It occurs to me that a Paganism that is a generalized, syncretic, eclectic non-religion isn't necessarily a bad thing, no matter how fuzzy it sometimes makes internet discussions. Perhaps the place for more formalized religion in Paganism is in a role similar to ancient Mystery Cults.
Over at The Wild Hunt, Jason Pitzl-Waters blogs about a study of "spiritual but not religious" folks in the UK. Basically, it seems like the number of folks who are sincerely spiritual without adhering to a specific religious practice is on the rise. What's interesting to the Wild Hunt is that a growing fraction of these folks either identify as Pagan or cite Paganism as an inspiration.
On the one hand, I think the word "religion" gets a bad rap from folks who have run afoul of the abuses of institutional religion. On the other, I do understand the feeling of not wanting to be pinned down to a specific form when one isn't particularly specific in one's practices. Especially if the specific form isn't really anything like what one actually does.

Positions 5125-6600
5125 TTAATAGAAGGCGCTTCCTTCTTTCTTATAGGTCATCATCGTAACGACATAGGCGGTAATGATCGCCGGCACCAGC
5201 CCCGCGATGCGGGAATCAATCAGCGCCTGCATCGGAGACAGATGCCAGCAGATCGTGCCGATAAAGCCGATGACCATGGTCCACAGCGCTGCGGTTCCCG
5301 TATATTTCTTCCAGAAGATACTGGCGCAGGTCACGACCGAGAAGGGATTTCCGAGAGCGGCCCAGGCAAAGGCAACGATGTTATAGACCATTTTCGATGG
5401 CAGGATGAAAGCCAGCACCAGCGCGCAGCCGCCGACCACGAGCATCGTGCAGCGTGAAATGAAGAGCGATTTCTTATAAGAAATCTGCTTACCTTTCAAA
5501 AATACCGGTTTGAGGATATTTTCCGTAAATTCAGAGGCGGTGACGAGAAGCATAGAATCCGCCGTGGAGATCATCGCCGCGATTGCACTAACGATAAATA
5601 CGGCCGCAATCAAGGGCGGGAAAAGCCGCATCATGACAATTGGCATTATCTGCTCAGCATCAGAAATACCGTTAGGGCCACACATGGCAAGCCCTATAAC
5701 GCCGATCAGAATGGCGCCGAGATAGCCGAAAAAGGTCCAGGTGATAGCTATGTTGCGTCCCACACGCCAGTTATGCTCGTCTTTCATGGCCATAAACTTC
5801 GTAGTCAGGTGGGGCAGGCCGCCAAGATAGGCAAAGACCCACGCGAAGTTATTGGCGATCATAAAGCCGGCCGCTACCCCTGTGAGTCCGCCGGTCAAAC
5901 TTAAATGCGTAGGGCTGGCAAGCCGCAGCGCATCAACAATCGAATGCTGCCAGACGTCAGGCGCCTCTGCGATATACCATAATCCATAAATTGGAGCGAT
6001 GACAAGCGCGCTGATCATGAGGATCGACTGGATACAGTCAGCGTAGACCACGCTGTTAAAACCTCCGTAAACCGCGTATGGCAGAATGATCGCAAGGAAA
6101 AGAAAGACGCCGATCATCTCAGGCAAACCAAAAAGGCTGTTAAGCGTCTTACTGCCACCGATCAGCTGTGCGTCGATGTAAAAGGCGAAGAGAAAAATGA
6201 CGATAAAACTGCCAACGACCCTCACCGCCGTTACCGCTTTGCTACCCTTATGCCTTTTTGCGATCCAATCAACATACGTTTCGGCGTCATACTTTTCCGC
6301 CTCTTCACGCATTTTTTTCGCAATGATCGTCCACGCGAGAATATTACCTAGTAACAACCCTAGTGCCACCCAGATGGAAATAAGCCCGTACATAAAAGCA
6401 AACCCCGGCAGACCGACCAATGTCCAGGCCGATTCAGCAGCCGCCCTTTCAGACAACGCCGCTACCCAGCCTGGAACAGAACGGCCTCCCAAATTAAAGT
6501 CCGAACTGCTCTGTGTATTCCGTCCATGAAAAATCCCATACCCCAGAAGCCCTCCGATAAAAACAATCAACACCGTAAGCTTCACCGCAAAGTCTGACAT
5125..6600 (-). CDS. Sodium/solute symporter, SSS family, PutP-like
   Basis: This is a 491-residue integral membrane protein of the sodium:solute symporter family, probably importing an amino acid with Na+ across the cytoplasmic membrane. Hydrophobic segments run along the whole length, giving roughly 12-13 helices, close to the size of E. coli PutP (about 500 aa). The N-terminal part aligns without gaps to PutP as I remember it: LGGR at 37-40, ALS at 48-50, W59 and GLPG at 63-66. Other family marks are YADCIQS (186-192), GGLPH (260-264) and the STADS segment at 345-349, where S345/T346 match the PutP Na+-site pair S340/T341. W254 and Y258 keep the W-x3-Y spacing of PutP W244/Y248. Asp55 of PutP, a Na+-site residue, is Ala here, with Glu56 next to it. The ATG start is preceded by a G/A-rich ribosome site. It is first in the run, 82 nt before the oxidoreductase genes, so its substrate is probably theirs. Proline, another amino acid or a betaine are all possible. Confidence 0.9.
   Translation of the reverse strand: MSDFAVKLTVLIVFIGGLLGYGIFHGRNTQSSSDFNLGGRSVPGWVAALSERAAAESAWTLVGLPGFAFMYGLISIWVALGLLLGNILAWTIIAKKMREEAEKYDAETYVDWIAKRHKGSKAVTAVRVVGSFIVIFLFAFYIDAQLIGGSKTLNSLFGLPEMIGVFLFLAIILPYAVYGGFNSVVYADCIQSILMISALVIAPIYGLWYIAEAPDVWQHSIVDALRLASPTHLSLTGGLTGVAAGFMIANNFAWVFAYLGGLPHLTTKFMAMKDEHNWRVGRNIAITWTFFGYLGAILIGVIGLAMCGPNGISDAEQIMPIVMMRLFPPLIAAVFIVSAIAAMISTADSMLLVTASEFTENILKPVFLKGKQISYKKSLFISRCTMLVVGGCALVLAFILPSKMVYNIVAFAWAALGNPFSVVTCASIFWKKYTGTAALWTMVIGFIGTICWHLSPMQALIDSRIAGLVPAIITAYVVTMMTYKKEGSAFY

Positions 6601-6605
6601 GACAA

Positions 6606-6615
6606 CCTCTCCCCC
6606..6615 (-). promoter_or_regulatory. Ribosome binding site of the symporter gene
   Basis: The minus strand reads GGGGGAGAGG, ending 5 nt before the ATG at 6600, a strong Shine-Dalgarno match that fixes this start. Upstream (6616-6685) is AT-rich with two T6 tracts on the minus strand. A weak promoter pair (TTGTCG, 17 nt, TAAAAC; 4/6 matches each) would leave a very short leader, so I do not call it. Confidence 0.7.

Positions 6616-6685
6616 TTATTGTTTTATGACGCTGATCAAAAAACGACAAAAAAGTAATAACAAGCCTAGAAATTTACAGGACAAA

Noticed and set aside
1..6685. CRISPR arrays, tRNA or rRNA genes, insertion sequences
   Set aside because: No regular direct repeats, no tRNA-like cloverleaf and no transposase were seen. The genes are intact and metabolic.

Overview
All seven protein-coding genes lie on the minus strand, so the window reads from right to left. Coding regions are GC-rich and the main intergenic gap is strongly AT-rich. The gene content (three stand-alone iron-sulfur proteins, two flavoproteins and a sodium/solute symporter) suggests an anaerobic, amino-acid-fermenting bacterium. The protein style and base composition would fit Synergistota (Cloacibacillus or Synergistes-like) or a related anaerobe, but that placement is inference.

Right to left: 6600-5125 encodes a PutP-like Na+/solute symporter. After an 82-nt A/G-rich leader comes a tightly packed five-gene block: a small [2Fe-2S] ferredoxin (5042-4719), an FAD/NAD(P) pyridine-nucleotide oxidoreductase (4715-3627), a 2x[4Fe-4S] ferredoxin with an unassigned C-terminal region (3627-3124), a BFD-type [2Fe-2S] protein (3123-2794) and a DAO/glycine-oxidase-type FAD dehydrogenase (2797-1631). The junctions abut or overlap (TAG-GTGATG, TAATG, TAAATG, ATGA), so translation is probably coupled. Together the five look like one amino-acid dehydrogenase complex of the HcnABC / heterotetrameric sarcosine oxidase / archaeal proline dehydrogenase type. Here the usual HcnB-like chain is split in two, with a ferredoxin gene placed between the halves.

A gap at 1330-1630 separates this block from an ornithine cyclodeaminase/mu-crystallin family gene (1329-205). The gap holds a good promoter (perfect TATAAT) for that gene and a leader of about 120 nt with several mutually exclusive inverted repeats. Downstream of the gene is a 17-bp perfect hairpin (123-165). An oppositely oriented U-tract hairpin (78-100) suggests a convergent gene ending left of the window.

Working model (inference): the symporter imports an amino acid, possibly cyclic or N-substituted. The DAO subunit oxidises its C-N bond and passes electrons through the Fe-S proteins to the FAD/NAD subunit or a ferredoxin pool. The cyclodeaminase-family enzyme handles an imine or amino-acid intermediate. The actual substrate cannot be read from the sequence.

Back in the day, religion was more ambient. The idea that culture, religion, and ethnicity were seperate things came along fairly late. Pretty much, if you were (say) Greek, you worshiped the Greek gods in folk festivals and by making traditional sacrifices at traditional times and places. Because you were Greek, and that's what Greeks do. There were exceptions, of course, especially when you start looking at Ptolemaic Egypt and similar cultures. Still, the generalization is close enough for my present meanderings.
Mystery cults offered people more structured ritual, initiation, a focused mythos; basically a new layer of spiritual meaning, deepening their experience of life. Well, assuming the initiation and rituals worked, anyway.
It occurs to me that a similar role could be played by specific traditions and ritual groups within the larger context of a Paganism full of foks who are spiritual, but not religious.